About 2:00 am north of Richmond the fever broke, ..."(142)

However good a treatment a defector may receive, return to the Motherland

is not excluded. This is what US intelligence officials experienced with a KGB


colonel known under the cover-name, Rudolf Albert Herrmann.

Herrmann had been groomed by the KGB to become the illegal resident in the US whose role would have been to run and control Soviet espionage activities in this country in case the official relations between the Soviet Union and the US would break off. In 1980, Herrmann agreed to cooperate with the FBI "because he lacked diplomatic immunity, had only one other choice: jail and, above all, because he wanted to save his skin and that of his family." (143) Whatever the real reasons were, Herrmann got a yearly FBI bonus of $35,000 and managed to become a successful home builder and remodeler which would earn $300,000 in six years (144).

However, in November 1986, Rudolf Herrmann explained in an interview to the Los Angeles Times, that he wanted to return to his native Czechoslovakia for several reasons:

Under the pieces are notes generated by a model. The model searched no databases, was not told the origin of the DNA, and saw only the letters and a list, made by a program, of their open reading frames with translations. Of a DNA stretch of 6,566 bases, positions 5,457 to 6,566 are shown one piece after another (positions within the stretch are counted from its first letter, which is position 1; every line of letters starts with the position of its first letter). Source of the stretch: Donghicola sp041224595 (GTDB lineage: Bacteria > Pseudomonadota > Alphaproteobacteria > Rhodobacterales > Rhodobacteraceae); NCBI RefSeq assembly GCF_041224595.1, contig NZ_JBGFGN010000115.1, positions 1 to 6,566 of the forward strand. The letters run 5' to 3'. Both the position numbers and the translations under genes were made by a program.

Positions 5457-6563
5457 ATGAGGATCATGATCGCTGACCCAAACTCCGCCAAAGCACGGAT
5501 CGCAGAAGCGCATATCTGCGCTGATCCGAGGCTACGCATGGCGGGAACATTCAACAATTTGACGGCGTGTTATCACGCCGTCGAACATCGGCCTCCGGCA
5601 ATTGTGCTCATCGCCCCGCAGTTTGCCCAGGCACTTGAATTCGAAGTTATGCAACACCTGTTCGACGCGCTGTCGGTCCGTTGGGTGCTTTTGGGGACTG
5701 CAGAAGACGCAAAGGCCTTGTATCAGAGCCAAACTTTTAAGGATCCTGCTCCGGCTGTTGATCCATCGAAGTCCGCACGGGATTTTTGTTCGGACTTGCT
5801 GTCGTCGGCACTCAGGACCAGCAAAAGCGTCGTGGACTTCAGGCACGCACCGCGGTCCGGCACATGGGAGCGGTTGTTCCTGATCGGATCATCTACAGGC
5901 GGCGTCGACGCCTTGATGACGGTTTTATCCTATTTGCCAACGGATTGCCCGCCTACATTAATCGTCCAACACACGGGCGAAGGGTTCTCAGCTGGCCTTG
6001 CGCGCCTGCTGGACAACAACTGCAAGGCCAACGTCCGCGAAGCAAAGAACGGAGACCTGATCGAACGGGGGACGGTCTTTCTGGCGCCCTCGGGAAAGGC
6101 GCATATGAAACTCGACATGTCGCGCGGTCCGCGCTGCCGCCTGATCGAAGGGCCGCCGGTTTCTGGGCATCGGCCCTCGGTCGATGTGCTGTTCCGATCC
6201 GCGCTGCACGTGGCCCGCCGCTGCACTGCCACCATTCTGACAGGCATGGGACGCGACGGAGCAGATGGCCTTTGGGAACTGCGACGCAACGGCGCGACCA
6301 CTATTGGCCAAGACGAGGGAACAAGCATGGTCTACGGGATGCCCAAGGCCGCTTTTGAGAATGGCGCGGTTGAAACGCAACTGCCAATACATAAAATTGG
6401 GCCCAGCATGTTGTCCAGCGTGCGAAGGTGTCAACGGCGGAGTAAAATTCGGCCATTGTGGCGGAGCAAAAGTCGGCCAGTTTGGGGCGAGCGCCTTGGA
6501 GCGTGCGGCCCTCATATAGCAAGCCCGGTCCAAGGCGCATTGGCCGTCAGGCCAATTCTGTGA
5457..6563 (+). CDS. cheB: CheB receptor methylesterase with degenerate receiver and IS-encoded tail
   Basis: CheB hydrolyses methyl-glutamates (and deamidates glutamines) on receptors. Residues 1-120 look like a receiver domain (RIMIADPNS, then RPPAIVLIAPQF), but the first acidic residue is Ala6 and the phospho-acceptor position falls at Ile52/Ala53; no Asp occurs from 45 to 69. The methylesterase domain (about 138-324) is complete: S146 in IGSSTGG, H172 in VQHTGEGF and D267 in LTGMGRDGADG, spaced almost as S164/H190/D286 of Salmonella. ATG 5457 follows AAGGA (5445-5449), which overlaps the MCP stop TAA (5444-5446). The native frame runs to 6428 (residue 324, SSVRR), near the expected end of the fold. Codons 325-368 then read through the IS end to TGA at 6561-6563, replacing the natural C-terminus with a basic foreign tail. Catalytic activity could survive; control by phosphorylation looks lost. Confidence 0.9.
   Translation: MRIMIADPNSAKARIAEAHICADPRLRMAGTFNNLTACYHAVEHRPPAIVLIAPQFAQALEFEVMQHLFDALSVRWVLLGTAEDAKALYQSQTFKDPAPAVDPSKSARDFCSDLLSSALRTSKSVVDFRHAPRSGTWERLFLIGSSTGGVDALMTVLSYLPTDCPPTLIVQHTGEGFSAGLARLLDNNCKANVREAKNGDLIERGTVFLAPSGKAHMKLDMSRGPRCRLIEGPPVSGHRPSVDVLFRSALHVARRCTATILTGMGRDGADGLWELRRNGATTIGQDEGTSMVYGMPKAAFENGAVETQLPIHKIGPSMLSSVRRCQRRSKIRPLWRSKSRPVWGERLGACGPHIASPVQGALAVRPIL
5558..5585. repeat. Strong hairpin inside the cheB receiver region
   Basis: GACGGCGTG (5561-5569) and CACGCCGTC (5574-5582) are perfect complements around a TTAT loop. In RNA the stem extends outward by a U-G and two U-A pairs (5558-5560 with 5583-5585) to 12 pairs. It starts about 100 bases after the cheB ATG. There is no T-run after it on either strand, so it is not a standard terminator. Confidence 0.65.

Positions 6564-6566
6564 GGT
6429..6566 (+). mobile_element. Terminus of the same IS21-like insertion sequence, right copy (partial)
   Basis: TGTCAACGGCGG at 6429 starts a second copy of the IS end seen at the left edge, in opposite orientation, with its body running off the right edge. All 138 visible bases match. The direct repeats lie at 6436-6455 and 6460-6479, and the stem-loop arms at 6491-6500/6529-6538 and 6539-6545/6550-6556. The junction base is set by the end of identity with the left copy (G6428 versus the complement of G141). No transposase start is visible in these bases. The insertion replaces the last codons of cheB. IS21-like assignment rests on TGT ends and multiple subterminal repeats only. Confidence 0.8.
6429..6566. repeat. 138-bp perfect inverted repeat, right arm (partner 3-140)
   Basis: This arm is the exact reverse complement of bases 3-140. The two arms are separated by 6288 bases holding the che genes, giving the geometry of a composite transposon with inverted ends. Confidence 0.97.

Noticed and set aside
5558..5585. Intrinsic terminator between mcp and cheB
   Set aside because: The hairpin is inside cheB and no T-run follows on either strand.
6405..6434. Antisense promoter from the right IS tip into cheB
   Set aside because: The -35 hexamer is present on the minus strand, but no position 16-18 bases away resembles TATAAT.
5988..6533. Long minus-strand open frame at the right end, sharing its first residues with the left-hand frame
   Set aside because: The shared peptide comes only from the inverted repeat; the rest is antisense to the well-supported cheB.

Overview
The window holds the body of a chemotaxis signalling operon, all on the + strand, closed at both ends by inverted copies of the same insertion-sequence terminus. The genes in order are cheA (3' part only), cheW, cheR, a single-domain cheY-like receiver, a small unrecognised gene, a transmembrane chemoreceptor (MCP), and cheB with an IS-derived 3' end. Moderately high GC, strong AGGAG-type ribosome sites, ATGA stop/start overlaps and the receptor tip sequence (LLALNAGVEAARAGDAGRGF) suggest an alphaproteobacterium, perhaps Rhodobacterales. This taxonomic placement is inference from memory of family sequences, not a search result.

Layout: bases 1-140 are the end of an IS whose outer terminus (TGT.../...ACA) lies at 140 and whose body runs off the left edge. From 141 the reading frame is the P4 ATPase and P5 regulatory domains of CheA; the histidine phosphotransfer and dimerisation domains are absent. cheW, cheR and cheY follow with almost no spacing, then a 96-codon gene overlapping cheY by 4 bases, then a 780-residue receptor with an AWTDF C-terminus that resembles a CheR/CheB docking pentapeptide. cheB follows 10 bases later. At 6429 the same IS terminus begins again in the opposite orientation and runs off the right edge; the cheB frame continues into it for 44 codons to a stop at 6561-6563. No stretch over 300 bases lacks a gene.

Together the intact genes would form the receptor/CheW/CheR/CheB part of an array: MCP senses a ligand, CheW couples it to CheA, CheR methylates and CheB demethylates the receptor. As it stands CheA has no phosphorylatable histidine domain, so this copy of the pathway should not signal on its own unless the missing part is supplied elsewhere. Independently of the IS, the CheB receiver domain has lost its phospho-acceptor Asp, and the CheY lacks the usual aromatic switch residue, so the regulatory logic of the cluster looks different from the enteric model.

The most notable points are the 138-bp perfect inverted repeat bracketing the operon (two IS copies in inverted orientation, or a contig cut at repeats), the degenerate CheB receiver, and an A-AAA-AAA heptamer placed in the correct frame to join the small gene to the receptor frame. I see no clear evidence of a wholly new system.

* life in America forced him into a "strait jacket"; all the news in this country was processed to reflect a single viewpoint;

* the poor in this country are treated so shabbily that he could no longer tolerate it;

* living under a false name in a foreign culture left him with a sense of gallows humor but little sense of identity;

* intense dislike of the US political climate.

The article ends saying that Herrmann expects to make it all the way to Czechoslovakia (See exhibit #6 for the LA Times article on Rudolf Herrmann ).

The Bitov and Yurchenko cases are murky at best. No wonder that the opinion are very much divided about the genuine character of their respective defections Nevertheless, it is not the intention of this study to disentangle the riddles and enigmas surrounding both cases. The official Soviet version is that they never intended to defect but were kidnapped, drugged and forced to make differen statements slandering the Soviet Union. As soon as possible they escaped the sur veillance of their captors and reported to the closest Soviet diplomatic post.